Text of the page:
Alan A. Freeman

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Alan A. Freeman (28 September 1920 – 15 March 1985) was an English record producer, remembered for being Petula Clark's producer from 1949 until 1963, when his role was taken over by Tony Hatch. Freeman founded the independent Polygon label and worked for its successor labels, Pye Nixa and Pye. He also produced number 1 hits by Lonnie Donegan.[1]

Career[edit]

Freeman was born in St. John's Wood, north west London, in September 1920.[2] His ambition had always been to have a record label and make his own records with it. In 1949, he was working for the Ed Kassner music publishing company as a song plugger, when he inherited some money, and began to go ahead with his project. His friend, pianist Joe Henderson, knew the singer and actress Petula Clark, whose father Leslie was keen to launch her as a recording artist. Henderson introduced Alan to Leslie Clark, who invested some money of his own (or Petula's) in the new label.[3]

The label, Polygon Records, was a brave attempt by Freeman to gain a footing in the British record market, at a time when it was dominated by Decca and EMI (HMV, Columbia and Parlophone). The earliest recordings were actually made for the Australian market as Freeman had a contact there, and he wanted to test the water. By 1950, Polygon was active, and during its lifetime, over 180 78rpm records were made over five years, all of them produced by Freeman, including over 50 titles by Clark.[3]

By 1955, the label had been a small success, gathering a few chart hits (the biggest of which was "The Little Shoemaker" by Clark, reaching no. 7), but no runaway success. Freeman was approached by New Zealand businessman Hilton Nixon who had a similar dream to his own. Hilton wanted to establish Nixa Records but had run into problems with distribution. Thus Polygon was swallowed up by Nixa and became Pye Nixa Records.[4]

Freeman continued to produce records, but shared responsibilities with several others. He also produced "Gamblin' Man" / "Puttin' On the Style" and "My Old Man's A Dustman", which were number 1 hits recorded by the skiffle performer Lonnie Donegan.[1] By 1959, the company had dropped the 'Nixa' part and evolved into simply Pye Records. Clark was still recording for Pye, but with little success. Freeman found a song that was to relaunch her British career. The song was "Sailor", written by David West, a pseudonym for Norman Newell. It made number 1 in February 1961.[5]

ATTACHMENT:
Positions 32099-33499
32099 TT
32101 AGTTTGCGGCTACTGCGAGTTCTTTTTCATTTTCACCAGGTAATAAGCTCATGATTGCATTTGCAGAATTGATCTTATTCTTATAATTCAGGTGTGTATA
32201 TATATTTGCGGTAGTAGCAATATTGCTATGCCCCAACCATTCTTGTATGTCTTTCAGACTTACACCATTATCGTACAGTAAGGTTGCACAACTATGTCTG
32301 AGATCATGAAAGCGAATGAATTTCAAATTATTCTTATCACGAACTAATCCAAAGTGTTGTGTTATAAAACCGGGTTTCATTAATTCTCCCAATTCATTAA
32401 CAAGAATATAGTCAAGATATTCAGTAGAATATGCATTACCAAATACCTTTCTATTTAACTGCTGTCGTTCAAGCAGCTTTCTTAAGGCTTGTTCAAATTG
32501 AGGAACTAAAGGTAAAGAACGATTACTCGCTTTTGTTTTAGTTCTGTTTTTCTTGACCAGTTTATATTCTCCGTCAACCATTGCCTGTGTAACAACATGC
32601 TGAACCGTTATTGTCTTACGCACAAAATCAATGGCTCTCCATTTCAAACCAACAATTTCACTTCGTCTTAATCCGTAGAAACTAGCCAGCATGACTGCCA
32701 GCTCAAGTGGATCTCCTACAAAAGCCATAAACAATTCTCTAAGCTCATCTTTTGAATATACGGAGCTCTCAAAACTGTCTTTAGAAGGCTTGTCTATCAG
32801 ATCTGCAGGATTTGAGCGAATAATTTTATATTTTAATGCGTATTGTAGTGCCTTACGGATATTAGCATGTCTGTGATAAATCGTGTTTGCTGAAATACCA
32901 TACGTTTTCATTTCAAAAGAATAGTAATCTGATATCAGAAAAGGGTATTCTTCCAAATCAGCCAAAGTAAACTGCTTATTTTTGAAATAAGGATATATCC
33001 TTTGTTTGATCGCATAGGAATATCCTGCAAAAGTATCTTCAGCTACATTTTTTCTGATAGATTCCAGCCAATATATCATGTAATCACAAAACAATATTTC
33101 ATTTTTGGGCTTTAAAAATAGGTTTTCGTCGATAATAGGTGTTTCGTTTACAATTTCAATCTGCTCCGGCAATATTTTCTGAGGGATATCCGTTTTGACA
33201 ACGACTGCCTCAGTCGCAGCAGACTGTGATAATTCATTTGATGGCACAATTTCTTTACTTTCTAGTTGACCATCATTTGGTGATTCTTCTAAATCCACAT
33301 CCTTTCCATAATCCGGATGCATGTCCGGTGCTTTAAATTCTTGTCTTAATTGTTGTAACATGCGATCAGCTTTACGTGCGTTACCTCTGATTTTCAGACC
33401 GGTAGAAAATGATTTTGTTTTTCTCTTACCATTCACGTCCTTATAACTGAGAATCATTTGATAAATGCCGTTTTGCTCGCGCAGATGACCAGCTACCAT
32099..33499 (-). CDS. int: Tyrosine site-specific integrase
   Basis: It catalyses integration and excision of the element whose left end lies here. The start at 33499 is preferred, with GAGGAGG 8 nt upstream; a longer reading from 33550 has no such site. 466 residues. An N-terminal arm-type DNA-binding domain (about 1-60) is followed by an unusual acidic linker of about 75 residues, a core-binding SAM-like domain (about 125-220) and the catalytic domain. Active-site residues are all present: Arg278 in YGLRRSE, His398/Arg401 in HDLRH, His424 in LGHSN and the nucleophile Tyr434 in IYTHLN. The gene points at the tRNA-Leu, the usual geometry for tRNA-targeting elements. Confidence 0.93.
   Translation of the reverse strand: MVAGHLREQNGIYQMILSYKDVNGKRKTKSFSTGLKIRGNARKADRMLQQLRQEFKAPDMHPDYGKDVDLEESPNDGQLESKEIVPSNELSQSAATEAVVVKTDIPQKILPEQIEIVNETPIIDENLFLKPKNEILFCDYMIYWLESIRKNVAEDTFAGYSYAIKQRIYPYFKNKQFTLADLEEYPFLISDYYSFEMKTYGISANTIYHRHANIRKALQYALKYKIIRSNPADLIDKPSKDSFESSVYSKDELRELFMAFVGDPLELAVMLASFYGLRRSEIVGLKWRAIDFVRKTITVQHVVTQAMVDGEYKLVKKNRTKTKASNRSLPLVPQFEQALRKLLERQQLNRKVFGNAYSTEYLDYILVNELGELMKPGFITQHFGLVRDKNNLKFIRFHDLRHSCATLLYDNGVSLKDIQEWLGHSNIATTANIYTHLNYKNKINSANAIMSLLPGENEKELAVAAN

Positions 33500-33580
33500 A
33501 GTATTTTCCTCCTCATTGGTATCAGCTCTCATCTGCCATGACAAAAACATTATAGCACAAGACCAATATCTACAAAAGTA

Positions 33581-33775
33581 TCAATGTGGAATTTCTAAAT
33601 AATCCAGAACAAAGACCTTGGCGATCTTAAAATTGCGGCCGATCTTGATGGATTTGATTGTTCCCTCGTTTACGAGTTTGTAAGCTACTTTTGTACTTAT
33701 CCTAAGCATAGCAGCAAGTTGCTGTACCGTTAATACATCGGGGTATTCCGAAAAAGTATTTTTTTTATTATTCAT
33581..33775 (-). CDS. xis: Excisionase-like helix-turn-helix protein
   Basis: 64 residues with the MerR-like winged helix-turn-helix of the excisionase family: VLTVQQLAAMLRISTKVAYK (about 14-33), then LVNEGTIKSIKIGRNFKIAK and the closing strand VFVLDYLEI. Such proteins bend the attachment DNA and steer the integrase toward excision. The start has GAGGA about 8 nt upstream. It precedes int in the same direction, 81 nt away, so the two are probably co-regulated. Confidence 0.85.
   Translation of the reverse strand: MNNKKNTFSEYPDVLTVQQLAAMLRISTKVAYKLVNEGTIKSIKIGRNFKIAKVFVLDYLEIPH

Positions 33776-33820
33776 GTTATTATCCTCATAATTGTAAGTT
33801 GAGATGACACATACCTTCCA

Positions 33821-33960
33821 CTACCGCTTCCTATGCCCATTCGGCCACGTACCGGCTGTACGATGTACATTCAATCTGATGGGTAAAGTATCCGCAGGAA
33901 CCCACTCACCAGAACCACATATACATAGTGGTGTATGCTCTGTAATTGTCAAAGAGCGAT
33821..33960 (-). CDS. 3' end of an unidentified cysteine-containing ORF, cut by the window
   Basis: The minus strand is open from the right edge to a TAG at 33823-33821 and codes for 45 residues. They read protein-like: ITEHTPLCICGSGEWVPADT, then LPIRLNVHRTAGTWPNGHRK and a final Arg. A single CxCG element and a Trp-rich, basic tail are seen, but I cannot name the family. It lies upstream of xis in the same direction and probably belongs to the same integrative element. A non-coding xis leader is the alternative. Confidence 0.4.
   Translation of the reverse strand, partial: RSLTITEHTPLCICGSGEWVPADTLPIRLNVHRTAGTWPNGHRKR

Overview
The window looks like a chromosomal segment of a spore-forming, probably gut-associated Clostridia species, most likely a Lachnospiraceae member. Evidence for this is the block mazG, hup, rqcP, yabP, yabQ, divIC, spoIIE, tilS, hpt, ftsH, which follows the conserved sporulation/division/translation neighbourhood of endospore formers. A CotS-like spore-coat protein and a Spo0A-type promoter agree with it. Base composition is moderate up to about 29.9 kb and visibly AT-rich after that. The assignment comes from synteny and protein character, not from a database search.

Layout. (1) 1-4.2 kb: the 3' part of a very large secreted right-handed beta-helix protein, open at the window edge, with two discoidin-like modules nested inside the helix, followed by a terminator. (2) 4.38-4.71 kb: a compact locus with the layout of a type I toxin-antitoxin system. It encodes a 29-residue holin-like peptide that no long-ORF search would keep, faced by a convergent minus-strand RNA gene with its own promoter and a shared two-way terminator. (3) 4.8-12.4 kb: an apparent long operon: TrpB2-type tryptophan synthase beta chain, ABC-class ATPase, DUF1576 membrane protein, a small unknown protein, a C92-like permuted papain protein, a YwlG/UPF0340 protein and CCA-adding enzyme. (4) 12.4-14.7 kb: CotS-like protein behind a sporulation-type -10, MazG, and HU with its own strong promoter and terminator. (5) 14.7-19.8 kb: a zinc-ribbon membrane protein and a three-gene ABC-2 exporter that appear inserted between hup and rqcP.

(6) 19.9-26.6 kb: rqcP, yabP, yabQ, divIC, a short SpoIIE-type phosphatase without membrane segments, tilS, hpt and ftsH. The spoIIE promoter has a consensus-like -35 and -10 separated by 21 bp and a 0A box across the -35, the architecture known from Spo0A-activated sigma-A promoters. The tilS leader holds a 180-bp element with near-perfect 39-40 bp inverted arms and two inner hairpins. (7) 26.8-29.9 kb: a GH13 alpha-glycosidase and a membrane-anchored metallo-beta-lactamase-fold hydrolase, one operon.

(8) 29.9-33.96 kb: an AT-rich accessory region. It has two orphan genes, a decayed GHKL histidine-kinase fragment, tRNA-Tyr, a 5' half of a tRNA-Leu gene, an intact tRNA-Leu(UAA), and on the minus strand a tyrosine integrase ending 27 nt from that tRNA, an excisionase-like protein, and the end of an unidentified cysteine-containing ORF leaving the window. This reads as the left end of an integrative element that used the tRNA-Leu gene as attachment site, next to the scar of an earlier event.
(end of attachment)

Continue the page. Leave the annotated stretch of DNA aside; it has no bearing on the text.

Freeman also produced recordings of London performances by Marlene Dietrich, and records featuring British comedian Tony Hancock; the latter's re-enactments of "The Blood Donor" and "The Radio Ham" for an LP was a best seller in 1961. During the 1970s, Freeman was a frequent panellist on ATV's Saturday night talent programme, New Faces.[6]

Personal life and death[edit]

Freeman married Shirley Bennett on 22 October 1968, and the couple had two children. They were divorced on 1 January 1985. Freeman died on 15 March 1985 in Carshalton, Greater London, aged 64. He was survived by his sister Pat.[2]

See also[edit]

References[edit]

  1. ^ a b "Producer: Alan Freeman". www.chartwatch.co.uk. Retrieved 28 March 2021.
  2. ^ a b "Alan A. Freeman". IMDb. Retrieved 28 March 2021.
  3. ^ a b Thomas, Michael. "Polygon". Michael Thomas' Website. Retrieved 21 March 2019. CS1 maint: discouraged parameter (link)
  4. ^ Stanley, Bob. "Sounds Of The 60s with Tony Blackburn - Pye Records". BBC Radio 2. Retrieved 21 March 2019. CS1 maint: discouraged parameter (link)
  5. ^ "Petula Clark: UK Top 10 hits". www.chartwatch.co.uk. Retrieved 28 March 2021.
  6. ^ "Alan A Freeman". You're A Star, Superstar. Retrieved 28 March 2021.

External links[edit]